Thomas added: "Hugo Davidson has still not provided any substantial facts to prove his accusations against ABUS. The accusations made by Knog are without foundation."
This is a claim backed up by Oliver Fries, a patent attorney with German law firm Manitz, Finsterwald & Partner GbR, representing ABUS. He told BikeBiz:
"Our patent search on Knog revealed the international patent application only, not a granted patent. Knog apparently decided not to pursue the international patent application."
Fries added "Possibly Knog has decided not to carry on the international patent application in view of the relevant prior art cited by the International Search Authority. Most importantly, the search report cites a Japanese patent application published in 2008. The flexible cable lock [in this patent] has a full-length cover made, for example, from a soft resin material. While we do not know whether Knog was "inspired" by this earlier Japanese publication, it has been our conclusion that it is very unlikely that Knog would obtain a granted patent over this relevant prior art."
Davidson from Knog disagreed with this assessment: "We obtained a full translation of this 2008 Japanese patent that was identified as prior art and have had advice that this should not effect our patent application."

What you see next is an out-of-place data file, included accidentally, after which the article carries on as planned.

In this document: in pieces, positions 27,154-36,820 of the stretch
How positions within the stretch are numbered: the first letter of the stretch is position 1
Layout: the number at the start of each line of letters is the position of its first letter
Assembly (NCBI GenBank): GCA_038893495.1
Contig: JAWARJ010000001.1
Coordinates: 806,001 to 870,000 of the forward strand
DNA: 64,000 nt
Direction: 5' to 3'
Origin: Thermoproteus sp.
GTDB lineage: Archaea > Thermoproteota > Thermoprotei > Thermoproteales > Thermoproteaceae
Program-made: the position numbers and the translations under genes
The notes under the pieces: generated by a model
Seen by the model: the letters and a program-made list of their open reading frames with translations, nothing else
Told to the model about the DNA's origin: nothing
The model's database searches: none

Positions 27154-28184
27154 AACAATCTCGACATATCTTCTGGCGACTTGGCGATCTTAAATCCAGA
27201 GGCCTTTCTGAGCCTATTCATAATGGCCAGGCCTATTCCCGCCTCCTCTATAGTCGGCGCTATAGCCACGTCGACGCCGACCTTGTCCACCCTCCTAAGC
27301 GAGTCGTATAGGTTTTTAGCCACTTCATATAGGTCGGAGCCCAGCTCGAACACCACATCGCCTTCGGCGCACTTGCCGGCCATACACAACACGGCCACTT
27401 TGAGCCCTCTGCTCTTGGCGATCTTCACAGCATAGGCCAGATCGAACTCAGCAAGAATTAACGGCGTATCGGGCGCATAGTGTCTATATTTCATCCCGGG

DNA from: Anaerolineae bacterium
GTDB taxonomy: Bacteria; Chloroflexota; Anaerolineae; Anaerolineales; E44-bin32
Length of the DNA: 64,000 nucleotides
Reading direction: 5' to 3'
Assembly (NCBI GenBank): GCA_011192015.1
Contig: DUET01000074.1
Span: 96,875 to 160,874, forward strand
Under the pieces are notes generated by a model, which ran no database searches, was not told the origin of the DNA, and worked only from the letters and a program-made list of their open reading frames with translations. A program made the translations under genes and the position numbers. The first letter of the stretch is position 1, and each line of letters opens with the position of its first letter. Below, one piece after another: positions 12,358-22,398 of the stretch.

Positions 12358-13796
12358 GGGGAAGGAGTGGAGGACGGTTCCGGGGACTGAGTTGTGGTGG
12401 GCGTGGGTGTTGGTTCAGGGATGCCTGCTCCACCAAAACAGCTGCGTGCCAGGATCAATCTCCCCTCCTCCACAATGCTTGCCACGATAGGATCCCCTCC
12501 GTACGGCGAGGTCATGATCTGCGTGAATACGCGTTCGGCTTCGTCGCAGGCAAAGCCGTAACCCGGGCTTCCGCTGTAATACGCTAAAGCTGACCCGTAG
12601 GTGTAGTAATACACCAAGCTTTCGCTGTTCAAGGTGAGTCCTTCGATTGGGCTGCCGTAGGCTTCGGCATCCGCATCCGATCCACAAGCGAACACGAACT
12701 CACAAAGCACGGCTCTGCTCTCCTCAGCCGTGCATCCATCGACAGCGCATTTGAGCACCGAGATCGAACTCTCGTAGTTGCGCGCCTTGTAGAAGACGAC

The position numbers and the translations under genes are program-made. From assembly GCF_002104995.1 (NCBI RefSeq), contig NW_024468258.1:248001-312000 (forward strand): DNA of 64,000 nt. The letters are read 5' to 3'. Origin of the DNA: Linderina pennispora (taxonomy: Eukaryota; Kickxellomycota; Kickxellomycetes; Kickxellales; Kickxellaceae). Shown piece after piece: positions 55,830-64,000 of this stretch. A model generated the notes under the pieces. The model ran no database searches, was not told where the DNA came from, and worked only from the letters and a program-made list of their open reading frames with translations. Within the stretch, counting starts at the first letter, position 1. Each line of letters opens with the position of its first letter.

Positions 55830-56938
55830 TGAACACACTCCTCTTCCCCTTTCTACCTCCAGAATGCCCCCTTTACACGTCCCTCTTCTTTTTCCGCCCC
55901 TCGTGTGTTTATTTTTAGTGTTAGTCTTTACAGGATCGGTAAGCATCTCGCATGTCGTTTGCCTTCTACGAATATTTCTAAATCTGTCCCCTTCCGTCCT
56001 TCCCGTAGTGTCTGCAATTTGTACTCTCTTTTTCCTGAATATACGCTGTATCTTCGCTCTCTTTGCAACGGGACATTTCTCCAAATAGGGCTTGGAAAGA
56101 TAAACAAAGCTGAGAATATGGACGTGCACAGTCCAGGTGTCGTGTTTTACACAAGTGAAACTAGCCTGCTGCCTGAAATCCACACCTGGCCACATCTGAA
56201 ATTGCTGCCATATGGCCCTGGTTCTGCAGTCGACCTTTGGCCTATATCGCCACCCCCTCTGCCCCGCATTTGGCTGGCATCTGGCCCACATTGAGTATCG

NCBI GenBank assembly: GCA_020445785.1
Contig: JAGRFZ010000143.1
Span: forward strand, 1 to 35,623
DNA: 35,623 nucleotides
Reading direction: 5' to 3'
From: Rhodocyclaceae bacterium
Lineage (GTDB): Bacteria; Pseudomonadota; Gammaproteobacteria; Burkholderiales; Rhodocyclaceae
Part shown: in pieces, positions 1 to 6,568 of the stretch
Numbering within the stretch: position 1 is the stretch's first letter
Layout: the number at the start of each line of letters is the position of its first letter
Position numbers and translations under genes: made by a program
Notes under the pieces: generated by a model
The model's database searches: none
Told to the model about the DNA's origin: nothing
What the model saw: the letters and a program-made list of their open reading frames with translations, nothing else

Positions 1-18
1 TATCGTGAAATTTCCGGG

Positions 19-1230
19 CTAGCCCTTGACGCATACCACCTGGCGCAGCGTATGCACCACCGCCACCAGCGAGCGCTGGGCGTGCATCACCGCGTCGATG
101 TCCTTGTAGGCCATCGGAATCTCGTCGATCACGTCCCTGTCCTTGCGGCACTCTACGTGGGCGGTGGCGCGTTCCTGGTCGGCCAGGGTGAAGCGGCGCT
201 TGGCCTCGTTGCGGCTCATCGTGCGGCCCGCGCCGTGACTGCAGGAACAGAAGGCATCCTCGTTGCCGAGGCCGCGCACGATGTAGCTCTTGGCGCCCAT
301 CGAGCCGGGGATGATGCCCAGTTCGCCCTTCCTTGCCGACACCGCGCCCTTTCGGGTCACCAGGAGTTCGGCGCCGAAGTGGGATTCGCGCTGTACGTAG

What's not in dispute is Knog's European design registration for its sausage locks. However, Fries said this wasn't anywhere as tough as patent protection:
"Unlike a patent, a design is registered in Europe without a substantial examination to the merits," said Fries.
"This means that a registered European design is a formal registered right, the validity and scope of protection of the registered design being determined in nullity and infringement proceedings only."
Fries said the Knog sausage locks and the ABUS uGrip locks differ in key design details.
"Knog's registered design shows a substantially quadrangular front face and cross section of the lock body, whereas the lock body of the ABUS cable lock has a substantially triangular shape," said Fries.
"The ABUS lock also has a set of four grooves delimiting the lock body from the cable part and another set of four circular grooves at the cable tip, which are not part of the Knog registered design."
Fries added that Knog's colour claim would not stand up to scrutiny:
"[ABUS] has offered cable locks in a wide range of different colours for many years."